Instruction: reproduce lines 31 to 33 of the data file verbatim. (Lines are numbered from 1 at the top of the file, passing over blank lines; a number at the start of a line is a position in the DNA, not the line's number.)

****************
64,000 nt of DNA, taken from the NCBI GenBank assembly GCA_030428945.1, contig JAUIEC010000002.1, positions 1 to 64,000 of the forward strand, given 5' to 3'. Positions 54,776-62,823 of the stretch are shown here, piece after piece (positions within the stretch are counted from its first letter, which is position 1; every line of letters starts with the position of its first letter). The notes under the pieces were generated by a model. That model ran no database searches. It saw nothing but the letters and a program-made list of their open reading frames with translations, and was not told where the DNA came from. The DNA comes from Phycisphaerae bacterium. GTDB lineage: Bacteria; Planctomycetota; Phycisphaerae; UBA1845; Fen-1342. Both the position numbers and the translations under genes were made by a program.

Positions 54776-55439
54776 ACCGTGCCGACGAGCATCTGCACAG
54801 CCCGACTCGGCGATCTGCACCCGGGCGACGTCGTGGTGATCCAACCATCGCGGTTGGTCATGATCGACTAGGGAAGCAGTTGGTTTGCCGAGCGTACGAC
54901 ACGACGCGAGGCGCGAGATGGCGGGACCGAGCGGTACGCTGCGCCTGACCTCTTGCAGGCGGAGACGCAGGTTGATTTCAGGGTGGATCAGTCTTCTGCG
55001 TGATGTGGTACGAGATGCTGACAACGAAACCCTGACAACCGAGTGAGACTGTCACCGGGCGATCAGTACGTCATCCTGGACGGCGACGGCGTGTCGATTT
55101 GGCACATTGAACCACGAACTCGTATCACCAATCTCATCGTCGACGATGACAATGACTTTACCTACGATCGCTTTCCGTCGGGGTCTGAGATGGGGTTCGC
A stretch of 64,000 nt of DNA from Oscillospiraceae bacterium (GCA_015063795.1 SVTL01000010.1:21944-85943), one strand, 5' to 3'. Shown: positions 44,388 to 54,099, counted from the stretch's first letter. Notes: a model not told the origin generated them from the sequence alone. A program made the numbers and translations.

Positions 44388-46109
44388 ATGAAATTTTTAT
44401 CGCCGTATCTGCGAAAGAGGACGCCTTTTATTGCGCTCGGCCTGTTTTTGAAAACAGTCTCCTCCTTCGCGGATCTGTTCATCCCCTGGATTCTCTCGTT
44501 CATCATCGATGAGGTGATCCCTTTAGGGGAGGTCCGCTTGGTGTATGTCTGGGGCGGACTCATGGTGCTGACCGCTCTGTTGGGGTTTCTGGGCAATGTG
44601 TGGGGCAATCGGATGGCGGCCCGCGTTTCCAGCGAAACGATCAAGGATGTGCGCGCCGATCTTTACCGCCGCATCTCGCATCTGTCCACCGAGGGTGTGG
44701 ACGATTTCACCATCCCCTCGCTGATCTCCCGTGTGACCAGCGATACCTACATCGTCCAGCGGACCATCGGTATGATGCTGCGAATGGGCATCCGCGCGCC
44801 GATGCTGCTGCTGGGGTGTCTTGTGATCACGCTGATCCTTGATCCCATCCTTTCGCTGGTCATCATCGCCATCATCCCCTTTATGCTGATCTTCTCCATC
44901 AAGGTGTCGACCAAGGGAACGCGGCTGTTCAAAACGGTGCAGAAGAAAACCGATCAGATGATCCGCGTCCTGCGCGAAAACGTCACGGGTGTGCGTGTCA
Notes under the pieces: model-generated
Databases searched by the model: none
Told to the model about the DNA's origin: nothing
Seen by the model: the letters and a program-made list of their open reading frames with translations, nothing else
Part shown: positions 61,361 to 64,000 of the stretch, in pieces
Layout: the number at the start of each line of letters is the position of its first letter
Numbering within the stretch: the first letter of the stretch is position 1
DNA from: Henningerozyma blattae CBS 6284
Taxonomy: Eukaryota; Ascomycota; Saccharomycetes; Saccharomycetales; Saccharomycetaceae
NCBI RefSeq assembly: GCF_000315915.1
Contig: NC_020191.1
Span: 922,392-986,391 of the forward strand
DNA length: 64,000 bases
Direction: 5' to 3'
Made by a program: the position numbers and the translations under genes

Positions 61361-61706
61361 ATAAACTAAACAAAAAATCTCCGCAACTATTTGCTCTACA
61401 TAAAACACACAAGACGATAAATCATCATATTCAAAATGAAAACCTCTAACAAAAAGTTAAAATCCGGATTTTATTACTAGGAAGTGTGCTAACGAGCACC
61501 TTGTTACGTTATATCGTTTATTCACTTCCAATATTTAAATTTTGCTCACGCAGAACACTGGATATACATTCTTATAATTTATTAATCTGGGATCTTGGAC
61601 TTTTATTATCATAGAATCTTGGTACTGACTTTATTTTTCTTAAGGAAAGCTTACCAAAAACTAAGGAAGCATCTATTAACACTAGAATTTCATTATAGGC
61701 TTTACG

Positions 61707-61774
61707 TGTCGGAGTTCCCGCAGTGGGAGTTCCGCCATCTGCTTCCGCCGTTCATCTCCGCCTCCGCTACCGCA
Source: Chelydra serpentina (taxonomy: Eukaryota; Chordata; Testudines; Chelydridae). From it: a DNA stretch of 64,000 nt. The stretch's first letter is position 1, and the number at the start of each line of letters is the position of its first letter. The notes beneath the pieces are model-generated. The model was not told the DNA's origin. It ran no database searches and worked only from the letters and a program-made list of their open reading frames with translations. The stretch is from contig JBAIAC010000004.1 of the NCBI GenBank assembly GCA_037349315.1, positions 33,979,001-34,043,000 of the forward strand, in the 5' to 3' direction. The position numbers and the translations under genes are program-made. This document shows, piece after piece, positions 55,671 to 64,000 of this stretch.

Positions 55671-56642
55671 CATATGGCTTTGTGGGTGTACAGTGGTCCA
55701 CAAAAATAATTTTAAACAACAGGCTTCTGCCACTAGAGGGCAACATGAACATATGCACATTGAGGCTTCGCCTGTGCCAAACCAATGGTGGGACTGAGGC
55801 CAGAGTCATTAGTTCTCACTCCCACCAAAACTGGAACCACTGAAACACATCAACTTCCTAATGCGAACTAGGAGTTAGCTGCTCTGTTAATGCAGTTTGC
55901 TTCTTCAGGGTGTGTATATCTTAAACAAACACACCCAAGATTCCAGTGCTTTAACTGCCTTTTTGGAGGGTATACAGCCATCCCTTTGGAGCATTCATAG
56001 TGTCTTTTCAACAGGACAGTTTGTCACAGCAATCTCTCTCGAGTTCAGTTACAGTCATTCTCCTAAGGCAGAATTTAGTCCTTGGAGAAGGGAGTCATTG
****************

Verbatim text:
Made by a program: the position numbers and the translations under genes

Positions 61361-61706
61361 ATAAACTAAACAAAAAATCTCCGCAACTATTTGCTCTACA